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Voicings: Ashley Christensen


headshot of ashley christensen of poole's diner in raleigh, north carolina

Over the last decade, North Carolina native Ashley Christensen has built a restaurant empire in Raleigh. It began in 2007 with Poole’s, a modern American diner—which currently makes 16,000 orders of its famous mac and cheese per year, Christensen says. She now has six restaurants under her belt including a fried chicken joint, Beasley’s Chicken and Honey, and a burger spot called Chuck’s.

Christensen, who won the 2014 James Beard award for Best Chef: Southeast, is largely self-taught. Having grown up in a home where cooking was king, she got her start dishing up meals for friends at college dinner parties before landing the executive chef post at Humble Pie in Raleigh.

Surrounded by great ingredients, Christensen finds herself rooted in simplicity, detail, and community. We caught up with the cheese-loving chef to talk Southern classics, local producers, and, of course, mac and cheese.

On her famous mac and cheese

We’re using local heavy cream, reducing it, and adding Jarlsberg, Grana Padano, and sharp Vermont white cheddar—it’s the perfect combination of sharpness, funkiness, and the salty richness of parmesan. Each bowl is made to order and that makes a huge difference.

On cooking with cheese

I love parmesan broth. It’s a great way to make full use of a product, but it’s also got such a delicate flavor. We’ll often taste something and pop some parmesan rinds into it.

We just finished a dish where we add whey. I wouldn’t use it necessarily where I’d use milk, but I’d use it where I’d use stock or lemon juice. It has that great lactic acidity—like the brightness you’d get from citrus, but without the lemony flavor.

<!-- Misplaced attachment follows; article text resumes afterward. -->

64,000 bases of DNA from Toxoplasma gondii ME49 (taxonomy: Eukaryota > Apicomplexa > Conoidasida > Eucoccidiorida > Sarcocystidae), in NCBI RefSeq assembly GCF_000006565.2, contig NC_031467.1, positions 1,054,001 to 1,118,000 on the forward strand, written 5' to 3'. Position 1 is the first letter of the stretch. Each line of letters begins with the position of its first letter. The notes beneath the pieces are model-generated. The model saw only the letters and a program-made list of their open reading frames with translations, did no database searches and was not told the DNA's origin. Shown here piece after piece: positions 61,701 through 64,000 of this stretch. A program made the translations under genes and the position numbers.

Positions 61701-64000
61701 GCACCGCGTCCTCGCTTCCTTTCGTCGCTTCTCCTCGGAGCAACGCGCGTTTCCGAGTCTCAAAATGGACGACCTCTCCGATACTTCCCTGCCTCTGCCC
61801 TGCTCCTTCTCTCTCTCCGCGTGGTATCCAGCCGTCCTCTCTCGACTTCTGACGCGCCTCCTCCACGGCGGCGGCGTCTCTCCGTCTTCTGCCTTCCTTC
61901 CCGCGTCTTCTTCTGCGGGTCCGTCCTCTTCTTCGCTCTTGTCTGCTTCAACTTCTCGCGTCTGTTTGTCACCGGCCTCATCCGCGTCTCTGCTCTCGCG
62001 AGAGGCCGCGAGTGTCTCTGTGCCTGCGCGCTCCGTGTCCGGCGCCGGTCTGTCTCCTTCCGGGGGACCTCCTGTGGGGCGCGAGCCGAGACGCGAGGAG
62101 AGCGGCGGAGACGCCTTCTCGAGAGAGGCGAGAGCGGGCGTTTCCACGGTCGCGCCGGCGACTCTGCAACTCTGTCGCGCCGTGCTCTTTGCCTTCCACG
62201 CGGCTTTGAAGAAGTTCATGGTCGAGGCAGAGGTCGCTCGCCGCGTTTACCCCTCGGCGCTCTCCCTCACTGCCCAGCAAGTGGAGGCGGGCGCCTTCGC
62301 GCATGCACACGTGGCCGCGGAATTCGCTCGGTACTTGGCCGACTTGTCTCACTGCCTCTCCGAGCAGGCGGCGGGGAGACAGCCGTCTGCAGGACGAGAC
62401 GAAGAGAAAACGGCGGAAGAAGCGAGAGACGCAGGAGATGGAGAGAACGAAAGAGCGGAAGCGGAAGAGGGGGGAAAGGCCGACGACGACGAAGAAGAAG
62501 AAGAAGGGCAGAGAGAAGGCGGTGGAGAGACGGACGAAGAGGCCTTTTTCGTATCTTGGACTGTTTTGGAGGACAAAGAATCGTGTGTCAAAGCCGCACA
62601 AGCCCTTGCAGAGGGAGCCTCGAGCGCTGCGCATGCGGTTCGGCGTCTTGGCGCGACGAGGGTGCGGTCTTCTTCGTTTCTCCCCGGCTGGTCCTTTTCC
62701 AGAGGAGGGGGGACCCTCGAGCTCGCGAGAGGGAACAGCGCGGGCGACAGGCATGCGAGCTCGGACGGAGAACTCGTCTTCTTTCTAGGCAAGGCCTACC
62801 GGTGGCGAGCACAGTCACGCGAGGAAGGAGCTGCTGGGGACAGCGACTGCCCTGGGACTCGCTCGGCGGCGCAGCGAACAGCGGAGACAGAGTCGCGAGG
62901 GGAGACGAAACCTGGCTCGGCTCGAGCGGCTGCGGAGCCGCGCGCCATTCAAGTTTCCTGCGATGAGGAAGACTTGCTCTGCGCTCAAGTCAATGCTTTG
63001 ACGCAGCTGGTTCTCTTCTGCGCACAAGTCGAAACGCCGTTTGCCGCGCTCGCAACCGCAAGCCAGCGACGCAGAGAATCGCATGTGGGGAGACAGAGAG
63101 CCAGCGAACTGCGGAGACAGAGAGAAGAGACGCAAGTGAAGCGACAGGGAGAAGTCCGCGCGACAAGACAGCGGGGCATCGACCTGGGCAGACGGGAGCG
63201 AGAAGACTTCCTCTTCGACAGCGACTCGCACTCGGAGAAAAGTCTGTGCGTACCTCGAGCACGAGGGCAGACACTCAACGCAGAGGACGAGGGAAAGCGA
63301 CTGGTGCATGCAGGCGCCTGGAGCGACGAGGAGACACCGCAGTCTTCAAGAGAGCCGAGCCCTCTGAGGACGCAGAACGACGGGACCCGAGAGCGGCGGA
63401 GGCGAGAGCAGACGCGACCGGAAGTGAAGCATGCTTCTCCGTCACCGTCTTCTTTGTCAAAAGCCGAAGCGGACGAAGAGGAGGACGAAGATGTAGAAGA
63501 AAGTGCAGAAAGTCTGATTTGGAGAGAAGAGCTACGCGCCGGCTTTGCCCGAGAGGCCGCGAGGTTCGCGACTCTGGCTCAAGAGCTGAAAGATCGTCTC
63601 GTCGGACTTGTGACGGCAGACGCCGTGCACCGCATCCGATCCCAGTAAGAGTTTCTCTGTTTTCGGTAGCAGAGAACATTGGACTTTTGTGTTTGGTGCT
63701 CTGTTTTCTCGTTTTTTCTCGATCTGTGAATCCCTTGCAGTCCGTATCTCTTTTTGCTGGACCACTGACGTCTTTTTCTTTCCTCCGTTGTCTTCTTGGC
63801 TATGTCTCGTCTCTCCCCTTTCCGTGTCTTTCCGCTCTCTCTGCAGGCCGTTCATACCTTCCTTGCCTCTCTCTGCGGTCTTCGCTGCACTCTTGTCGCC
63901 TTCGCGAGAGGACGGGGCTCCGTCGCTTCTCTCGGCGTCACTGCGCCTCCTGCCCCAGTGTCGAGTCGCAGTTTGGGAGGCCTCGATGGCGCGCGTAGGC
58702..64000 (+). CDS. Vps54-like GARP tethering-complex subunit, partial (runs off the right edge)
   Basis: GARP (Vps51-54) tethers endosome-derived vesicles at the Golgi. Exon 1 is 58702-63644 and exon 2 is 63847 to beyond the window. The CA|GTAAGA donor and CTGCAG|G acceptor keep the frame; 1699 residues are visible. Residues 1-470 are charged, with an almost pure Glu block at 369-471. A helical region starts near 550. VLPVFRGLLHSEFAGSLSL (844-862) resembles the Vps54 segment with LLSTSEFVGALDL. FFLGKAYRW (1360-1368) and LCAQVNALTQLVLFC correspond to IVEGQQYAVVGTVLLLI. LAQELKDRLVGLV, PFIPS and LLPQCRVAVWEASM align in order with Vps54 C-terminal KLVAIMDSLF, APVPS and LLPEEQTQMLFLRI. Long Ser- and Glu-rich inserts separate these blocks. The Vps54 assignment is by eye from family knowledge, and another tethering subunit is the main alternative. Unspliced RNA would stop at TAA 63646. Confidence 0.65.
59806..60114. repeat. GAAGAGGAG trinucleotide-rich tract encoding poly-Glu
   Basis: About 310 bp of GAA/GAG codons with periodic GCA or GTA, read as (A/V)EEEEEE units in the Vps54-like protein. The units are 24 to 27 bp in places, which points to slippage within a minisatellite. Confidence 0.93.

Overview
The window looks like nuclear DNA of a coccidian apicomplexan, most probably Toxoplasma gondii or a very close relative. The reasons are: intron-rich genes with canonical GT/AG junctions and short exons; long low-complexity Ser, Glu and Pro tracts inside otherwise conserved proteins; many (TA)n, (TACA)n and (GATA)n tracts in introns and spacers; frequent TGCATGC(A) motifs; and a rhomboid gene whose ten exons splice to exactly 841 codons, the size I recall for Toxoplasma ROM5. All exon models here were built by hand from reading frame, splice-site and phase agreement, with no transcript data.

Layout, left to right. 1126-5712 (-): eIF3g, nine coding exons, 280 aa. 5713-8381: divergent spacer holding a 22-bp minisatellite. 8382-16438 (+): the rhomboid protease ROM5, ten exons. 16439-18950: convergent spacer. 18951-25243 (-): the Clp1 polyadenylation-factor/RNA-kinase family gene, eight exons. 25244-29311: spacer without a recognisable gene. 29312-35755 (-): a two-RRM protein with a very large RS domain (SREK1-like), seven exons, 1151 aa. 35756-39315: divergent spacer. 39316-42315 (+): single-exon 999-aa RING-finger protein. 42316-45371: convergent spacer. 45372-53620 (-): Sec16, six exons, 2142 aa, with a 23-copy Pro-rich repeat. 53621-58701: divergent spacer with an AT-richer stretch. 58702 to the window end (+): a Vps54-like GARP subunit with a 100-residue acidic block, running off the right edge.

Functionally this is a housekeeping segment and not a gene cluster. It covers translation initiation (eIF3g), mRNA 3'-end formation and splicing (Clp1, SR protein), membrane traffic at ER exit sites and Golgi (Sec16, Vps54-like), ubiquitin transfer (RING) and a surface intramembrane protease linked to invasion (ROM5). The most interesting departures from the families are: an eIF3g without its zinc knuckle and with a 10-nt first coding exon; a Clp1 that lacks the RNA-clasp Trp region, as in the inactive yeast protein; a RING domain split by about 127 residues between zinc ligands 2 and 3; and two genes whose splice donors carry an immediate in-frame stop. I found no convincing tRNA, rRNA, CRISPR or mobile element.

On local food and cheese

Here in North Carolina, there’s no excuse to not make great food because the agriculture is so strong. There’s a lot of energy around getting younger folks excited about farming and growing and raising great stuff again.

Our chèvre comes from Goat Lady Dairy, and Boxcarr—I really like everything they’re doing. In Charlotte, a project called Siano is producing all these beautiful Italian fresh cheeses like buffalo mozzarella, fiore di latte, and stracciatella. It’s a lot better than what we were getting previously.

On pimento cheese

Everyone has an idea about pimento cheese…and a lot of people just don’t like it. Sometimes, pimento cheese is made with Velveeta or mild cheddar and the pimentos tend to be a little softer. But in ours, the sharpness of the three-year aged Hook’s cheddar and the red peppers that we fire roast and marinate in cider vinegar are a little punchy. For people who like a little pep and pop, ours tends to be more appealing in both flavor and texture.

On a changing Raleigh

[When I first opened Poole’s,] Raleigh was experiencing a lot of revitalization; young, creative folks were sticking around, and I saw an opportunity to do the same. Downtown became a really energetic, highly populated, and interesting place.

There are so many independent restaurants now. Every time a restaurant opens, it plays a role in inspiring another restaurant to open by being a place for cooks to go eat and get fired up about how they approach the same ingredients.

On architecture

I really like the buildings to be involved in the story we’re continuing to tell. Poole’s—an old 1940s diner—was the most natural place to pay tribute to comfort food. The first time I walked into the space, I knew how I wanted the food to make people feel.

On the Southern food community

There’s such incredible sharing, communication, and transparency across the South and it’s a really tight-knit community. The Southern Foodways Alliance plays a big role: It helps me learn about the history of why things exist in the South and creates a conversation about what defines Southern food and what can play a role in its evolution. It taught me a great deal about the importance of my story and my voice in food.

On taking a stand

It’s a real honor to cook for folks, but you’re also at the center of a community. There’s so much influence and with that comes responsibility. When it comes to issues of equality and creating a great place for people to work and live, I care a lot about that.

On the ideal day off

Cooking at the house all day with my girlfriend with the pups running around. We like to spend one big day cooking and put a lot in the freezer. It’s super rewarding to reach into the freezer a week later for something homemade.

This interview has been condensed and edited for clarity. Photo Credit: Johnny Autry.

Bettina Makalintal

Bettina Makalintal is culture's former editorial assistant. With a background in the food industry and as a bike mechanic, she can often be found biking in search of new donut shops.

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